“Some crimes that are so notorious … some crimes that are just not ‘parole’ … that really deserve a lifetime price.”
The uncle of one of the 15-year-old girls raped and murdered by Colin Pitchfork says his release endangers the safety of children wherever they are relocated.
Pitchfork, now in his sixties, was released after being jailed for life for raping and strangling Lynda Mann and Dawn Ashworth, 15 in Leicestershire in 1983 and 1986.
Dawn’s uncle, Philip Musson, has said ITV News Pitchfork’s crimes are not “parole” and believes his actions were so serious that they warrant a “lifetime price”.
“It is an eventuality that we dreaded as a family,” he said.
“I think there are crimes, fortunately not very many, but crimes which are so notorious – as they were – and (which) traumatized the community so much at the time, and certain crimes which did not are just not ‘parole’ capable ‘people who really deserve a lifetime fee.
“And the murder and rape of children is one of those crimes.”
Pitchfork became the first man convicted of murder based on DNA evidence in 1988.
His 30-year minimum sentence was reduced to two years in 2009, he was transferred to HMP Leyhill open prison in Gloucestershire three years ago, and he was released on Wednesday.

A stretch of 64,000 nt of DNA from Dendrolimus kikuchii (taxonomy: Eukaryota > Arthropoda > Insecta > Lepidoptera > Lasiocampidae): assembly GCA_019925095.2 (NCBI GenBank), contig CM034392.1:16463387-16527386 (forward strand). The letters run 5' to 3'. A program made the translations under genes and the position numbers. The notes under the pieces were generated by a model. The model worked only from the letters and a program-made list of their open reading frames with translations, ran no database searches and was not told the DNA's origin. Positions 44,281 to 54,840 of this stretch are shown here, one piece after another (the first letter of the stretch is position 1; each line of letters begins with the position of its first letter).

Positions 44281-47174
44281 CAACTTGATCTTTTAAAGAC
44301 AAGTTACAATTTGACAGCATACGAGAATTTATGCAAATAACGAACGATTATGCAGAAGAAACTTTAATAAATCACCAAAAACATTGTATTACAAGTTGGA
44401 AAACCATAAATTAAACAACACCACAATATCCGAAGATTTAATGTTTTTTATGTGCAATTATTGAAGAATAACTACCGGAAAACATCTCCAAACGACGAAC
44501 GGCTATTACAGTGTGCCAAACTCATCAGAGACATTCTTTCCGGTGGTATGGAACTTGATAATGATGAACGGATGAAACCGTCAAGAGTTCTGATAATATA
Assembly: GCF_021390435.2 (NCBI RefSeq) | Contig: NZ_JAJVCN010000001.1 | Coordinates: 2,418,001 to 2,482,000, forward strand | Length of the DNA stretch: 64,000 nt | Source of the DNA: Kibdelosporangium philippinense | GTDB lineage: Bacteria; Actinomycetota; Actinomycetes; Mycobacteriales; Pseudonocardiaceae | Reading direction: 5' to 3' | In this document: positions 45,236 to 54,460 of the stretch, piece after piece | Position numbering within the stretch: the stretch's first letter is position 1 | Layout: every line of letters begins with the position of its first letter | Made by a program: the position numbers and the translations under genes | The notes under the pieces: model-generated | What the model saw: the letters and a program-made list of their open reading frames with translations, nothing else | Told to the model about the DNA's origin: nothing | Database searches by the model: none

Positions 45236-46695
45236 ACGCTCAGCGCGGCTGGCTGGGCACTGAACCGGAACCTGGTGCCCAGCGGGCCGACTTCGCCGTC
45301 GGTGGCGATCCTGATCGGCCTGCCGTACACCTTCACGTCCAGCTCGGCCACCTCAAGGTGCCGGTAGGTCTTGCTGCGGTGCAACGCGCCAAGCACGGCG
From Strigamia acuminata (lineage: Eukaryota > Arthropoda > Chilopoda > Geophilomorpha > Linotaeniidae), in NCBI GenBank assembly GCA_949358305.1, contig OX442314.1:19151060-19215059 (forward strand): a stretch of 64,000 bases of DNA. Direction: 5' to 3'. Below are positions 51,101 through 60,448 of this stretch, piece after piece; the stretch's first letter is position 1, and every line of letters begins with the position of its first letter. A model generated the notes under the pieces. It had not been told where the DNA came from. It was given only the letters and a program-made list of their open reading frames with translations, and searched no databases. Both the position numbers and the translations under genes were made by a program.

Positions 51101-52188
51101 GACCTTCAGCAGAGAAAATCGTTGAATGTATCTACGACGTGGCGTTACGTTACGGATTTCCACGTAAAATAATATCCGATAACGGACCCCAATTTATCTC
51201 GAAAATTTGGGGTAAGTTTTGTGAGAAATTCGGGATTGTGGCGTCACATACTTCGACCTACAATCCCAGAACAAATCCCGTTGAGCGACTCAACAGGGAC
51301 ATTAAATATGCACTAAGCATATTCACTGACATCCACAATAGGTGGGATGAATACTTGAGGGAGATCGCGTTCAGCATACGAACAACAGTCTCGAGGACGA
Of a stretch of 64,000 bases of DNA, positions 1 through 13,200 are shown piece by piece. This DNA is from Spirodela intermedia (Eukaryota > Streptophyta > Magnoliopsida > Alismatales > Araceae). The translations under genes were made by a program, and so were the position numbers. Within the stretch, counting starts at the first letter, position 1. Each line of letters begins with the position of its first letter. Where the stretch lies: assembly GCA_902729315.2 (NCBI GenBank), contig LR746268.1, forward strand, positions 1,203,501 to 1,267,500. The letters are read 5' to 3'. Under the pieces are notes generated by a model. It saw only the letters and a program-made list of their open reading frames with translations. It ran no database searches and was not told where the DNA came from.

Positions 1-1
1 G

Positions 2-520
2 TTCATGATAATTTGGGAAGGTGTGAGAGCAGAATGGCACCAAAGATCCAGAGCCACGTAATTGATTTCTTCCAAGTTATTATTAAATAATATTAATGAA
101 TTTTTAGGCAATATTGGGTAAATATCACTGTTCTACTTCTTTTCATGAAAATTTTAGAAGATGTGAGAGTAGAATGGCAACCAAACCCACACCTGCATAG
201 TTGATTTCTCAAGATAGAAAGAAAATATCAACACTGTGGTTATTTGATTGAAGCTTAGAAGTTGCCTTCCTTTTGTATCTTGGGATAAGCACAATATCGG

Dawn’s mother, Barbara Ashworth, said earlier that Pitchfork should have been kept behind bars for life.
His crimes had reduced his life to an “existence,” she said, adding: “I don’t think he should breathe the same air as us.”
Mr Musson said he “derives no pleasure from his incarceration” but warned that “it is a matter of protection of the public” and a “fair sentence for what were heinous crimes”.
“His release, as far as I’m concerned, shows a complete disregard for the worth of the lives of Lynda Mann and my niece,” he said.
“And also, I think it takes a very big risk with the children and families in the community where he is to be resettled, because it is an experiment to find out whether or not it is safe to be a member of the community again. public.
“Risk assessment is not an exact science and there are many examples where people have been wrong in the past. “
Philip Musson warns of “very big risk” for children
He added: “The authorities who confirmed this decision to release him are subjecting these children from the community where he is to be released to an experiment to find out whether he is safe or not.
“I only hope they’re right.”
Following a hearing in March, the Parole Board ruled that Pitchfork was “fit for release”, although this was denied in 2016 and 2018.
In June, Justice Secretary Robert Buckland asked the board, which is independent of government, to reconsider the decision under the so-called review mechanism.
But the parole board dismissed the government’s challenge to its decision the following month, announcing that the request for reconsideration of the decision had been denied.
Mr Buckland expressed disappointment but said he respected the decision.
South Leicestershire Tory MP Alberto Costa, who campaigned against the liberation, said he was “extremely saddened and deeply disappointed” by the news, warning: “In my opinion, Pitchfork still poses a very real danger for the public “.